MTPR

Montana Wildfire Roundup For July 28, 2019

Jul 28, 2019

Updated 10:03 p.m., July 28, 2019

For the North Hills fire, the Red Cross has opened a shelter at Helena First Assembly of God church 2210 Dodge Ave.

Duane Buchi, a spokesperson for the team fighting the North Hills fire says, “the weather treated us a little bit better today, not quite the same winds that we had (Saturday), and fairly moderate (fire) behavior.”

He estimated that about 100 more people joined the firefighting effort today, and that among progress made was, “they established a new heli-base up by Gates of the Mountains, and it’s a very large area.” Buchi said fixed wing air tankers had been very active on the fire Sunday. “If there is a silver lining, it helps that the literally the tanker base here in Helena is minutes away from the fire itself, so we’ve got ready access that usually goes on a lot longer turnaround,” Buchi said.

On the North Hills Fire, Lewis and Clark County officials say they, “are getting lots of questions about returning to residences. THE EVACUATION ORDERS HAVE NOT BEEN LIFTED and they don't expect to be able to even consider it for at least another 24 hours. Please do not go back to your homes if you have left. While no structures have been lost, the fire is still threatening many.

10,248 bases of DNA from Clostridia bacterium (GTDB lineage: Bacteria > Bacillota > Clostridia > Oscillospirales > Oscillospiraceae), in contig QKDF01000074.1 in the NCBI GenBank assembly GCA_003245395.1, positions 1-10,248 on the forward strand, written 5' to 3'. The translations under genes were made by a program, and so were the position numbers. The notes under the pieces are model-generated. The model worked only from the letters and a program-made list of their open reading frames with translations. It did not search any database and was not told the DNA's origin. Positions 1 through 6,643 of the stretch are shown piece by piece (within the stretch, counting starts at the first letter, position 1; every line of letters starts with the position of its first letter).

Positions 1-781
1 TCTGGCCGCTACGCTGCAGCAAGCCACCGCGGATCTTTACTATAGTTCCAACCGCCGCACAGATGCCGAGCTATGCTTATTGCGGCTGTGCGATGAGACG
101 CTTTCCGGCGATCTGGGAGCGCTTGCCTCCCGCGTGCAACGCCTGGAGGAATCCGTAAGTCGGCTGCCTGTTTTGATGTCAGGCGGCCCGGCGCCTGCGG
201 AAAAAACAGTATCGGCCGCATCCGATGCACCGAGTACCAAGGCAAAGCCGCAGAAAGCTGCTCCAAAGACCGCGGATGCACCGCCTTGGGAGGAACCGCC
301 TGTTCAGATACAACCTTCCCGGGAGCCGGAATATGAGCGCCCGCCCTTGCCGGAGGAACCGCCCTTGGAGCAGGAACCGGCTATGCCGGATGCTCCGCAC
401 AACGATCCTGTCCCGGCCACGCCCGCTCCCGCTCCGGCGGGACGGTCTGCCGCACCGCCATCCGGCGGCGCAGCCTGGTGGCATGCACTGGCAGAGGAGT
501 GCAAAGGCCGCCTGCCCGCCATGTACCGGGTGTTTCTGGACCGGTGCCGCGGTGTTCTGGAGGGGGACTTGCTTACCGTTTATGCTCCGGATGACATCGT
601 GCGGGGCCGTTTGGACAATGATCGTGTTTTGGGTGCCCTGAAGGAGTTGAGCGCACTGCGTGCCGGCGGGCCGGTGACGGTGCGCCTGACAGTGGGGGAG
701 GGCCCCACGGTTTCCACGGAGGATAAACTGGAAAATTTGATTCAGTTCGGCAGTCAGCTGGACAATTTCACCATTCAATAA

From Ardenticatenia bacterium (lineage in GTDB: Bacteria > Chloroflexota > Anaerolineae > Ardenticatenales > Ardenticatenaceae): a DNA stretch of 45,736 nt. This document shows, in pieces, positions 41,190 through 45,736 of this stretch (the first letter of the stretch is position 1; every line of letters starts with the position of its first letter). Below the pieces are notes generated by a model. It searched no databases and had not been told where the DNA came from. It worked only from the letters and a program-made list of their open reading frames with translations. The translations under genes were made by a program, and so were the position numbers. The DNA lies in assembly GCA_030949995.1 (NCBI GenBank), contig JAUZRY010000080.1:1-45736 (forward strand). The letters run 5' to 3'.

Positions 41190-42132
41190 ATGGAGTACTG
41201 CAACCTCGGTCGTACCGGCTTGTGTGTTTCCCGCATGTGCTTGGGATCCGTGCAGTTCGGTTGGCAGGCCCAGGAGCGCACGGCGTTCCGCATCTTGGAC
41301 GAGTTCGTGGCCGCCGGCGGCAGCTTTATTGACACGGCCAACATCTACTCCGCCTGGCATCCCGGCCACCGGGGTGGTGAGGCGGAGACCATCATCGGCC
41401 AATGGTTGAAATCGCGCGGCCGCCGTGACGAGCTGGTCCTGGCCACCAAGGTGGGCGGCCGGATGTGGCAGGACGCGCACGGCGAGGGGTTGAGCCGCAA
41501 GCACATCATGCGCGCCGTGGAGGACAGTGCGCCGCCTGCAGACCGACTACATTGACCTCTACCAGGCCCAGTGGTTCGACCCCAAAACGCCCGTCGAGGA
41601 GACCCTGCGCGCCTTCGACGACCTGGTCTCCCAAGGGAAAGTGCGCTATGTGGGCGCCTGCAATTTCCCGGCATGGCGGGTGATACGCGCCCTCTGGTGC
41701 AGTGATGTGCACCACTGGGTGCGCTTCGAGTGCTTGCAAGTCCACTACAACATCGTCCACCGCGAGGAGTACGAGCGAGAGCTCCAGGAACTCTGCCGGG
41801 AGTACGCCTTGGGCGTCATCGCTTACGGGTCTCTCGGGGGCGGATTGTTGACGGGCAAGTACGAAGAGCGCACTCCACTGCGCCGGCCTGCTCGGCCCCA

“For folks wishing to make monetary donations or donate from out of state, they can send it to Eric Dowell at Helena Safeway, 611 N. Montana Ave., Helena, MT 59601. They are currently checking as to whether they are able to do credit card payments over the phone with all the recent fraud activity. Eric is a member of the Fire Council and all money will go directly to the Council to distribute to the volunteer fire departments.”